The University of Bristol saves £1.7m per year using energy efficiencies and tariff avoidance.


Chris Jones, sustainability manager of University of Bristol, explains how Rayleigh Instruments is helping with the university’s future sustainability.


Wills Memorial Building - Nick Riddle - University of Bristol


What challenges does the University of Bristol currently face?


Over the last decade, The University of Bristol has grown 30% in size, population and infrastructure and is set to continue growing over the coming years. Sustainability is one of our main focuses, with it featuring on the university’s strategy plan; we aim to be completely net carbon neutral by 2030 and are on target to meet this.


The campus currently consists of over 300 buildings of all types, from farms to laboratories to offices to hospitals. These are spread across Bristol city centre, Stoke Bishop, Langford and Clifton and, as a university, we have the highest proportion of listed buildings within the sector.


The scale and variety of our campuses make it difficult to differentiate energy usage. The university’s theatres, offices, laboratories, student housing, and more were all measured on one meter, making it challenging to track what energy was being used where.


We tried sub-metering but this presented us with new issues. Many sub-meter systems used price per point, meaning we were paying a set amount per year which resulted in us self-censoring our coverage. We noticed we were focusing our attention on the largest metered buildings, ruling out 60% of our unmetered buildings, limiting our potential energy saving options.


Our aim was to collect as much information as possible and to do this we focused our budget on the installation of meters across every university building. This is where Rayleigh Instruments came in.


How did you discover Rayleigh Instruments?


We held a mini competition on metering and sub-metering and Rayleigh Instruments came in at the most cost effective. We have been working with Rayleigh Instruments since June 2010 and currently have 220 Rayleigh Connect systems installed and networked within our buildings.


Our partnership is mutually beneficial, the university’s knowledge of both the sector and the product meant we could take a beta style product and suggest improvements to Rayleigh Instruments. In our research, many of our buildings are used as testing ground and we have used the Rayleigh Connect system to provide data to our academic researchers.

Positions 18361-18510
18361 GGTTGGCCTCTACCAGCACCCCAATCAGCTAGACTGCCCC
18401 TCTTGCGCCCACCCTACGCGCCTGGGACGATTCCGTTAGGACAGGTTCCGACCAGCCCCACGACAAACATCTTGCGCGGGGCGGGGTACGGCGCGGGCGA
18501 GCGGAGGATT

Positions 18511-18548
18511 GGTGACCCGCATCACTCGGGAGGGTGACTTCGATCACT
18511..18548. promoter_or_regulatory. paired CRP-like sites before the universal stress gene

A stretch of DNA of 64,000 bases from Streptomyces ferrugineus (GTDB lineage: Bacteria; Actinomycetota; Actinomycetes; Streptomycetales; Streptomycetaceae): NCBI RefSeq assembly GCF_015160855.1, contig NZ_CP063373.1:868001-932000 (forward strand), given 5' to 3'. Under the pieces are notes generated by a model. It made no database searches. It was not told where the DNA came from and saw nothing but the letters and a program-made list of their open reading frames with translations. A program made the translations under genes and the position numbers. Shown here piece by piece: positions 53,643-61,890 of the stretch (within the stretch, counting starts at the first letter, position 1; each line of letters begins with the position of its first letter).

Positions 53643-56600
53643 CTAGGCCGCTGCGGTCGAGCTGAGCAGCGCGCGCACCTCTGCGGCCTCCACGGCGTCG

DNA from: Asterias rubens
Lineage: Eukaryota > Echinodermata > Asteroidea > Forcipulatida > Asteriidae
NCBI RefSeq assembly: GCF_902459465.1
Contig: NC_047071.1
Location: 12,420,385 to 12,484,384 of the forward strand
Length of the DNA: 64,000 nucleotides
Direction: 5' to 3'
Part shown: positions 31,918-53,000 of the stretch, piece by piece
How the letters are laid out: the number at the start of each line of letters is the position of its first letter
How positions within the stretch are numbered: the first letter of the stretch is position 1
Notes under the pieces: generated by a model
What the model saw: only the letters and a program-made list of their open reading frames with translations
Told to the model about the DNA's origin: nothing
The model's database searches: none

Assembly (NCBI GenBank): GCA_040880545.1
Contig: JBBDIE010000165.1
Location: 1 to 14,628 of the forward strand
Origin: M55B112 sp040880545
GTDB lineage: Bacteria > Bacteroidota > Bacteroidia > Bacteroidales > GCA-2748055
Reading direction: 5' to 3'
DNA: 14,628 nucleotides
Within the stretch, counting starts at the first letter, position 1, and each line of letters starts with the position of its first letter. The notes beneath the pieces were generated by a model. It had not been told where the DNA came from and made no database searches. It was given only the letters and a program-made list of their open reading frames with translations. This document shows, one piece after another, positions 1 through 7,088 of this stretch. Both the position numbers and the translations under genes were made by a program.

Wills Memorial Building Tower at night - Liz Eve Fotohaus - University of Bristol


What practical benefits has Rayleigh Instruments provided?


Firstly, using the Rayleigh Connect system is very cost effective. They run using a cloud-based software that records the energy through the sub-meters and allows us to monitor the data on phones, laptops, tablets, wherever we are. We see the savings made by using this software. Analysing the data showed us that much of our electrical energy is going on moving air, primarily through our highly serviced areas, such as our laboratories. This is hugely expensive as the air moves through the lab and is dissipated, so all the money spent on heating is wasted.


The amount of buildings we have, varying in purpose and structure, mean it has always been difficult to track energy. Using the integrated system, Rayleigh Connect, has enabled to analyse data from every building in the same way, through the same software.


How has Rayleigh Connect helped with data control and research?


Sub-metering turns anecdote into fact, meaning our predications about the universities energy usage can be proven, or disproven, using the data collected the sub meters provide. They enable us to retrieve data from all our building via ethernet or sim card, meaning substations that without network capability can still have their data collected, downloaded and analysed by us and Bristol academics.